Update: After trying CRZ a couple times, we recommend skipping this one as it is slightly better than Craze V2 but no where close to Craze V1 but….
Way back in 2013, energy and euphoria from the original Craze was ridiculously unmatched by any other pre workout.
CRZ was inspired by the original, that should mean tons of energy and focus, and it should mean that it is the next best pre workout since the original Craze.
Crz OG has ok energy and focus, barely acceptable for its title.
Price has matched the hype, but not the pre workout.
Knowing Driven Sports, it shouldn't matter what their profile says.
Not hard to find.
Update: If you want something as strong as the original Craze back in 2013, try Excelsior.
You will not find anything better.
Next best thing is Hydrazine.
Both are expensive options with no deals ever going on for them but nothing else comes close.
With Crz, Driven Sports is trying to recapture the success of the original Craze in all its stim-heavy glory.
They’re making a comeback from a couple of years of legal and FDA problems regarding the original formula.
This is the pre-workout that they hope will put them right back in the game (along with the aggressive pre workout, Rize).
However you should know that Rize will be different than Crz OG.
Rize is more geared towards having more focus, energy and intensity, while Crz OG is described to have less aggressive for energy and intensity.
We’ll have to see how hard it hits when it comes out, in the meantime let’s dive into the ingredients:
Kinesis Prop Blend
This is a good start because betaine is excellent for promoting strength, power and acting as a cell volumizer, however, that effect depends on the dose – and of course we have no way of knowing what the dose is.
Nonetheless, betaine is considered to be similar to creatine because it’s an osmolyte, which basically means it helps preserve water balance in the cells, in this sense it can act as a cell volumizer.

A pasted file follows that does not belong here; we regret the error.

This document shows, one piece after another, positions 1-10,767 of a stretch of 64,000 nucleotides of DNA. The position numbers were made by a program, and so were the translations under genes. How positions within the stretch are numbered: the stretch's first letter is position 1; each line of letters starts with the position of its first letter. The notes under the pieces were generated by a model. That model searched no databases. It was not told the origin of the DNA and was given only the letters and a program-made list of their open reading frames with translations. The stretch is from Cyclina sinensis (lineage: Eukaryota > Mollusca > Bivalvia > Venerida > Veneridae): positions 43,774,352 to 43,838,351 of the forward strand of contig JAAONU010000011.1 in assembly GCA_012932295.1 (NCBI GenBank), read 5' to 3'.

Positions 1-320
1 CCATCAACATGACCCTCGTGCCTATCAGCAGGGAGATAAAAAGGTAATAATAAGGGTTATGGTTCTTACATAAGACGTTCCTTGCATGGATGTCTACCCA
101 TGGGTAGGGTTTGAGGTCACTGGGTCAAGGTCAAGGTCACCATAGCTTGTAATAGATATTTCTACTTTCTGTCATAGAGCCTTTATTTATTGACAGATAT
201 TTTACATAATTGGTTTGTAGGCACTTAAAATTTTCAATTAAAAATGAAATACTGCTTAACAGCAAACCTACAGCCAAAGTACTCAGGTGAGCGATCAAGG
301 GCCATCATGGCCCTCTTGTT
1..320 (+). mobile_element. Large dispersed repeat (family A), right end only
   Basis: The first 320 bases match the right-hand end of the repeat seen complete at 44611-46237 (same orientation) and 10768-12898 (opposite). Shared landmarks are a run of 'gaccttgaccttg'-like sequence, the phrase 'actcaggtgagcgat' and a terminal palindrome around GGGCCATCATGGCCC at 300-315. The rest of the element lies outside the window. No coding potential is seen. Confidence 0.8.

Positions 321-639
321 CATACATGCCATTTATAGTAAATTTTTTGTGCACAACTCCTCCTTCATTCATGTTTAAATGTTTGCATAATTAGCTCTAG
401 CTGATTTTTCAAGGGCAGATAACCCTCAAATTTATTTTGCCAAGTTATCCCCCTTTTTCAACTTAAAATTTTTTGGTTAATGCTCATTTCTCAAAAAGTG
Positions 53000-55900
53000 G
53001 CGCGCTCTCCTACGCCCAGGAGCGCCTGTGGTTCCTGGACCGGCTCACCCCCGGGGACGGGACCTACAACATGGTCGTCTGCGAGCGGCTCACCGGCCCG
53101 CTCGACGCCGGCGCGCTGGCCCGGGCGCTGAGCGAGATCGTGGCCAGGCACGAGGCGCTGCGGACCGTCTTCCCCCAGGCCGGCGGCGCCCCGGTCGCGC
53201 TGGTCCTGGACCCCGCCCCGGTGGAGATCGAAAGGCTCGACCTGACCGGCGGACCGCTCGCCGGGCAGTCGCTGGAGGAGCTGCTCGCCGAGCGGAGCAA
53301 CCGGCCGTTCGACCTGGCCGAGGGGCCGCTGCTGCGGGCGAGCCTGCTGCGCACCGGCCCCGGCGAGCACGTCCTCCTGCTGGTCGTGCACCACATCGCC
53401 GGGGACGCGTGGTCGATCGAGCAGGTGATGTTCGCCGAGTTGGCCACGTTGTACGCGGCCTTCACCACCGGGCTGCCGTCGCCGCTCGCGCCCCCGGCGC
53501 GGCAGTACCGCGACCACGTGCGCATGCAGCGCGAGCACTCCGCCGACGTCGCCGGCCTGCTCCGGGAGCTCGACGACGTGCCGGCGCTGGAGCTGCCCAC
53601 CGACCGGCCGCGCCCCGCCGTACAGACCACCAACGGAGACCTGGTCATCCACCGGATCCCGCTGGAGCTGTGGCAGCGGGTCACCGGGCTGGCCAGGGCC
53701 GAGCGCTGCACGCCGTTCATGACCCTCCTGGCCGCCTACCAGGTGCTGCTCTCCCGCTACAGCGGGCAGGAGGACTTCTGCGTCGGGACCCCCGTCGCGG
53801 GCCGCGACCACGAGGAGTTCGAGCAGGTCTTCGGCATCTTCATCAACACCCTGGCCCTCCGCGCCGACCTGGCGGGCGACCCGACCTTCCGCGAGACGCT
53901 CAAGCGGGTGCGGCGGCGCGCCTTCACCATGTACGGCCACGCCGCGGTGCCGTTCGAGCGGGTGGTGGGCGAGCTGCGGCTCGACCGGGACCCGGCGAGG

The fact that it increases strength and power has made it a standard in most pre-workouts (1).
So far so good.
Here’s an amino acid you don’t always see in a pre-workout, but glycine offers some very impressive benefits.
What benefits, you might ask?
For starters, it can inhibit muscle protein breakdown and improve recovery.
Glycine is also one of three amino acids that’s responsible for the synthesis of creatine, helping to maintain an adequate level of creatine in the body (4).
One of the main functions of creatine is to replenish ATP as the body is using it up, so you can train a little harder and longer.
That sounds good to us!
PEA (B-Phenylethylamine HCL)
Crz is mainly a focus and energy pre-workout.
Simply put, if you want pumps and performance, this isn’t the pre for you.
PEA has become very popular with users that look for focus, mood elevation and the mental stamina to drive through workouts.
PEA does this by stimulating the release of the neurotransmitters dopamine and norepinephrine.
There’s nothing quite like walking into the gym with the concentration, focus and mental stamina it takes to have great workouts – and PEA, when dosed effectively, does it very well.. (5).
This is not something you see in a lot of products.
It contains a form of PEA known as N-Benzyl-2-PEA which allows a greater amount of PEA to reach the brain.